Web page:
Q value colored by Mach number
Shia-Hui Peng, FOI/Chalmers
|Start of project:||August 2010|
|End of project:||August 2012|
Nowadays, aviation is becoming more and more important for our everyday lives. The increase in popularity, however, also results in some drawbacks. As airports are often close to highly populated urban areas, people are exposed to significant noise levels, radiated from airplanes during approach and take-off. While during take-off the engine is the main source of noise, the so called airframe noise becomes more important during approach. Airframe noise is the noise radiated by the airplane due to the interaction of structural parts and the airflow. The two main sources for airframe noise are the landing gear and the high-lift devices. High-lift devices are deployed on the airfoil in order to increase the lift force, while the plane is decreasing in speed. These airfoil extensions often include a leading edge slat and one or multiple trailing edge flaps. Besides the noise exposure, high-lift configurations are also interesting to investigate from a technical point of view. It is important to determine the maximum lift force, CLmax, and at which angle of attack it occurs. Increasing the angle of attack to angles beyond this maximum, leads to stall, which describes a sudden reduction in lift force.
The heavy noise exposure has lead to strict regulations for airplanes, especially during night time. Only aircraft that match these regulations are allowed to takeoff or land. This is why industry has a great interest in reducing the noise levels radiated by their aircraft. Traditionally, the approach to analyzing aeroacoustics, has been an experimental one. Of course, these tests can be performed only rather late in the development process, because a prototype or at least model is necessary. Deficiencies discovered that late in the development process can only be fixed in a re-active manner, which is usually quite costly and does not lead to the optimal solution.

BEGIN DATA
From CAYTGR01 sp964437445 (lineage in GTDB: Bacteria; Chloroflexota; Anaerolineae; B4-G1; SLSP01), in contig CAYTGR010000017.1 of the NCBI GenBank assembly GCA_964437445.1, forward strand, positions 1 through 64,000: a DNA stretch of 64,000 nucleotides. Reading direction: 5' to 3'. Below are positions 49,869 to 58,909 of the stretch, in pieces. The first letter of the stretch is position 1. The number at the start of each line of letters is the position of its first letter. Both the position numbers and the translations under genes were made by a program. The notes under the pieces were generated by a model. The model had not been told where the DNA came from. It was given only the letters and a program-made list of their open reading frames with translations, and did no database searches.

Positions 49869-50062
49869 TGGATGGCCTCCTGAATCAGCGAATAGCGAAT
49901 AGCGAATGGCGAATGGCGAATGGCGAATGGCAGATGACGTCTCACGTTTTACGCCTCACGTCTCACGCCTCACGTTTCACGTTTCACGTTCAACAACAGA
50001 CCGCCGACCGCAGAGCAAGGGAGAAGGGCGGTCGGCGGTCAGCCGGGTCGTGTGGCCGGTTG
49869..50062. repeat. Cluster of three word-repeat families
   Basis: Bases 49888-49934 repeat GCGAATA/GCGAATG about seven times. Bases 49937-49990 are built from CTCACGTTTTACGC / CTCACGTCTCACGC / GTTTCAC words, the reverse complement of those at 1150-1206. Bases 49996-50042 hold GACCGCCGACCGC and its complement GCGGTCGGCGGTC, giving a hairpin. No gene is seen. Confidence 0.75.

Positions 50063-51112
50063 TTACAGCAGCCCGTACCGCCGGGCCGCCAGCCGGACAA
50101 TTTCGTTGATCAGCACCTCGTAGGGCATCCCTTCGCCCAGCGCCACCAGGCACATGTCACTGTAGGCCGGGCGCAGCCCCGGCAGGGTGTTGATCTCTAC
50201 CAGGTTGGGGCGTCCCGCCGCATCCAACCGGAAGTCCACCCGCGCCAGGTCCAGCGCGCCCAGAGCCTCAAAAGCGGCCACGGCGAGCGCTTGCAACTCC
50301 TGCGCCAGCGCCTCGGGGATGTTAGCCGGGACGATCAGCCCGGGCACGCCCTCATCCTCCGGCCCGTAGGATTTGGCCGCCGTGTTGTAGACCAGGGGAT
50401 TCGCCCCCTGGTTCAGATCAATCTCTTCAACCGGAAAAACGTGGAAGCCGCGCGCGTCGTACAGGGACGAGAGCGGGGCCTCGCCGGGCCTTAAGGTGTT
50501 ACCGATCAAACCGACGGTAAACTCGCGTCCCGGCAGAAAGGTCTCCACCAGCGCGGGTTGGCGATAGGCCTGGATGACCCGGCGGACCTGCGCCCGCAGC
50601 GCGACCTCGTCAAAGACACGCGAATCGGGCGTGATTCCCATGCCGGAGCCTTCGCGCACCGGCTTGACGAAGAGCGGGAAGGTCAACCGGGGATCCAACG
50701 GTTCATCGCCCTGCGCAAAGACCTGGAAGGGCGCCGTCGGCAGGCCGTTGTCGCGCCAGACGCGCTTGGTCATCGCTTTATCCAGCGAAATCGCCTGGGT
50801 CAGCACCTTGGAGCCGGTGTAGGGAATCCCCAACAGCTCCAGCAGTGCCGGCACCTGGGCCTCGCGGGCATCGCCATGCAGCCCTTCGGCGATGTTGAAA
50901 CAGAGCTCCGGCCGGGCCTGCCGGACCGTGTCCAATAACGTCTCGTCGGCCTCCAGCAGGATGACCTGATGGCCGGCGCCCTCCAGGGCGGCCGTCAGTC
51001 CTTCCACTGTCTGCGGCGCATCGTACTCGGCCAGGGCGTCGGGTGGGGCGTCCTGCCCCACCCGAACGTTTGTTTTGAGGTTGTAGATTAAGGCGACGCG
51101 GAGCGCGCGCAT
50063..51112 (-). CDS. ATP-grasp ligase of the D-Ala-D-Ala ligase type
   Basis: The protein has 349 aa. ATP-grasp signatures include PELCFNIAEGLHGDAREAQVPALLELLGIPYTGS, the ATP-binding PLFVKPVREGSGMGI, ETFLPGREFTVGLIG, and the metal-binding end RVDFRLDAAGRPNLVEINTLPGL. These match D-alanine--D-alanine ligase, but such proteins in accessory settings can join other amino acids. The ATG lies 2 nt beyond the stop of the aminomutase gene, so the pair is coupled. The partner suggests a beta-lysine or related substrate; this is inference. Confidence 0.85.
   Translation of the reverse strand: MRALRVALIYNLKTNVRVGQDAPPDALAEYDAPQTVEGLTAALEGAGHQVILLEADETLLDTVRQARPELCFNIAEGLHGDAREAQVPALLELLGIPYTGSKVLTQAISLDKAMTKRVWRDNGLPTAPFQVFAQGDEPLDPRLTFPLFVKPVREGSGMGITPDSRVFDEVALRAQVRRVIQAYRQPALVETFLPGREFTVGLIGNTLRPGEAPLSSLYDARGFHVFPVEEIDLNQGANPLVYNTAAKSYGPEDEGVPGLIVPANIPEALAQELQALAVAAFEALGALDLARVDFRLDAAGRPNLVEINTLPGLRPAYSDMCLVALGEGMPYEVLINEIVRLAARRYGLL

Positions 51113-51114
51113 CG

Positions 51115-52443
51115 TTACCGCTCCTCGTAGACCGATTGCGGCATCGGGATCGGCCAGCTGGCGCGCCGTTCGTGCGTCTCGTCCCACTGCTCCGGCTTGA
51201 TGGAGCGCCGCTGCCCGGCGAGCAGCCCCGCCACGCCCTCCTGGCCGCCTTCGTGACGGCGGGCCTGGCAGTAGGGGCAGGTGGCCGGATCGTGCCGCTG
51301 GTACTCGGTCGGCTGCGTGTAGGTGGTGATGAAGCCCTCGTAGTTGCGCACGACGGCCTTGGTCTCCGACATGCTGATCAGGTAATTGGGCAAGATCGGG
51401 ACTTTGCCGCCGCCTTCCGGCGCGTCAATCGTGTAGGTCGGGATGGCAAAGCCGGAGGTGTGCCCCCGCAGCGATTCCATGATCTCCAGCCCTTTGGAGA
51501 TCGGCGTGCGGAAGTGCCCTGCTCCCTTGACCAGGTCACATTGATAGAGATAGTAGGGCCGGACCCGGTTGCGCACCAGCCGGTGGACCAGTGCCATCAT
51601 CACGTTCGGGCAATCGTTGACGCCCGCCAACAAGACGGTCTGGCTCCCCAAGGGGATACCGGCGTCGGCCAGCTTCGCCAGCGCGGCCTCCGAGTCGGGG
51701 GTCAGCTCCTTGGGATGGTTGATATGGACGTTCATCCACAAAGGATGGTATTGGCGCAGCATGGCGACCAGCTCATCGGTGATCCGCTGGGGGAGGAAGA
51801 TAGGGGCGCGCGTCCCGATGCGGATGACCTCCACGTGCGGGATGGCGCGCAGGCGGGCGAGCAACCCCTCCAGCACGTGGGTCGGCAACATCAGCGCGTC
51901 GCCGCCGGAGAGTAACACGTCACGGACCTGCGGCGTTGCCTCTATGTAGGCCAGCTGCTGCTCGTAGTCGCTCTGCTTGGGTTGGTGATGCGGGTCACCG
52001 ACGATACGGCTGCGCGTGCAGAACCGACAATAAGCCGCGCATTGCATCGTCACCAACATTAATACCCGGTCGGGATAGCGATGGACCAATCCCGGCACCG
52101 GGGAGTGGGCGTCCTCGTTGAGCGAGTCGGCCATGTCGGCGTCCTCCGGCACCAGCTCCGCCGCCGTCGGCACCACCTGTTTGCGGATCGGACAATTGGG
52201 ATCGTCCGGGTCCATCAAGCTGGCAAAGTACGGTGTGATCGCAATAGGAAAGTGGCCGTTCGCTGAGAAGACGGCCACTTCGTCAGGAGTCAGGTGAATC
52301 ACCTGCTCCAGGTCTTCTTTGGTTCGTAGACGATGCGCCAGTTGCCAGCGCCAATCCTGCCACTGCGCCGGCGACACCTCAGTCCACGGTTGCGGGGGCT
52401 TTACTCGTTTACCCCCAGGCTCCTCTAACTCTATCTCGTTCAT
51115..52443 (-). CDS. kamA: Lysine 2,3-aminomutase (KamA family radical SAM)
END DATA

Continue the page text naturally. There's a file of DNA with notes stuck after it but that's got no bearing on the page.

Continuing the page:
Increasing computer power opens up the possibility to investigate the turbulent flow around high-lift configurations numerically with the help of Computational Fluid Dynamics (CFD). This allows not only to study the flow itself, but also to predict the aeroacoustics of the high-lift configuration. Being able to use virtual models for investigating the aeroacoustics, makes it possible to shift the aeroacoustic analysis to an earlier point in the development process, so it becomes much easier to eliminate discovered deficiencies.
There are different approaches to use CFD for aeroacoustics, where the most desirable would be to use Large Eddy Simulation (LES). All scales that are lager than a certain filter width (usually the grid size) are calculated and only the smallest scales are modeled (sub-grid scales). However, even with the rapid increase in computational power, such a simulation is out of reach for decades. A computationally inexpensive approach would be to use Reynolds-Averaged Navier Stokes (RANS). Noise is an unsteady phenomenon and therefore RANS cannot be used to predict it. Even unsteady RANS (URANS) will not suffice, since all turbulence properties are modeled, which does not provide the accuracy needed. An approach to combine the advantages of both, LES and RANS, has been undertaken by Spalart et al. in 1997 and is known as Detached Eddy Simulation (DES). The idea is to use RANS to predict the boundary layers and to use LES in the rest of the computational domain. DES and its recent improvements could already successfully be applied to predict aeroacoustics.
"Aerodynamic and Aeroacoustic Analysis of a Multi-Element Airfoil using Hybrid RANS/LES Modeling Approaches", thesis of Lic. of Engng, Division of Fluid Dynamics, Dept. of Applied Mechanics, Chalmers University of Technology, Göteborg, Sweden, 2012.
View PDF file of thesis
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